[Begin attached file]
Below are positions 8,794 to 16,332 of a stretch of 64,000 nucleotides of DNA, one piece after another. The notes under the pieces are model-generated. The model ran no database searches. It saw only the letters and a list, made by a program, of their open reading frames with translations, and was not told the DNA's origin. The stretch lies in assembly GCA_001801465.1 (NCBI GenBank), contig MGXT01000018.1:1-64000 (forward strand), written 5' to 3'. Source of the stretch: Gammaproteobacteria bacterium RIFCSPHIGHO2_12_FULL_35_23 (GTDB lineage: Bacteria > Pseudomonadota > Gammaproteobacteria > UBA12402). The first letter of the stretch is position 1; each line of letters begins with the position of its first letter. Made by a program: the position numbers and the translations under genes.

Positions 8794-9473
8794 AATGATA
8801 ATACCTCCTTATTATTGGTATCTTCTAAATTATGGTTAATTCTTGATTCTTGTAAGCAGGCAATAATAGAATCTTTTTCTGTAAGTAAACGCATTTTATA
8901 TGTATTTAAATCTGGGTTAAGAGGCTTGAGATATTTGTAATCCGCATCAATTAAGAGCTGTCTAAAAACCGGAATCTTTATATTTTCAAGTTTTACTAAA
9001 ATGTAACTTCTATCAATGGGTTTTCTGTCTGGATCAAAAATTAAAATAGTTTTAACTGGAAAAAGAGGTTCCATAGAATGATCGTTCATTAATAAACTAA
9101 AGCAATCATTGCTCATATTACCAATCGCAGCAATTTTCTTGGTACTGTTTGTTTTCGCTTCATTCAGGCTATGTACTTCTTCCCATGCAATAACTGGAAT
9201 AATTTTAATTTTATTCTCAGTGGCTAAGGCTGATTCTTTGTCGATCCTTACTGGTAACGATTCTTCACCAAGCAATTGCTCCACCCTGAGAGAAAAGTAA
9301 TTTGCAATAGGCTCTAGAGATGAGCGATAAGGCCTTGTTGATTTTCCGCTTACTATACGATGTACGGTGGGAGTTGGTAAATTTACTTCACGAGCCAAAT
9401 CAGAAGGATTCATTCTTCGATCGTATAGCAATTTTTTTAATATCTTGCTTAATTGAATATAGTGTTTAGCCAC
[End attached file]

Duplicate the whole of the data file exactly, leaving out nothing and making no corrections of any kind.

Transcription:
Below are positions 8,794 to 16,332 of a stretch of 64,000 nucleotides of DNA, one piece after another. The notes under the pieces are model-generated. The model ran no database searches. It saw only the letters and a list, made by a program, of their open reading frames with translations, and was not told the DNA's origin. The stretch lies in assembly GCA_001801465.1 (NCBI GenBank), contig MGXT01000018.1:1-64000 (forward strand), written 5' to 3'. Source of the stretch: Gammaproteobacteria bacterium RIFCSPHIGHO2_12_FULL_35_23 (GTDB lineage: Bacteria > Pseudomonadota > Gammaproteobacteria > UBA12402). The first letter of the stretch is position 1; each line of letters begins with the position of its first letter. Made by a program: the position numbers and the translations under genes.

Positions 8794-9473
8794 AATGATA
8801 ATACCTCCTTATTATTGGTATCTTCTAAATTATGGTTAATTCTTGATTCTTGTAAGCAGGCAATAATAGAATCTTTTTCTGTAAGTAAACGCATTTTATA
8901 TGTATTTAAATCTGGGTTAAGAGGCTTGAGATATTTGTAATCCGCATCAATTAAGAGCTGTCTAAAAACCGGAATCTTTATATTTTCAAGTTTTACTAAA
9001 ATGTAACTTCTATCAATGGGTTTTCTGTCTGGATCAAAAATTAAAATAGTTTTAACTGGAAAAAGAGGTTCCATAGAATGATCGTTCATTAATAAACTAA
9101 AGCAATCATTGCTCATATTACCAATCGCAGCAATTTTCTTGGTACTGTTTGTTTTCGCTTCATTCAGGCTATGTACTTCTTCCCATGCAATAACTGGAAT
9201 AATTTTAATTTTATTCTCAGTGGCTAAGGCTGATTCTTTGTCGATCCTTACTGGTAACGATTCTTCACCAAGCAATTGCTCCACCCTGAGAGAAAAGTAA
9301 TTTGCAATAGGCTCTAGAGATGAGCGATAAGGCCTTGTTGATTTTCCGCTTACTATACGATGTACGGTGGGAGTTGGTAAATTTACTTCACGAGCCAAAT
9401 CAGAAGGATTCATTCTTCGATCGTATAGCAATTTTTTTAATATCTTGCTTAATTGAATATAGTGTTTAGCCAC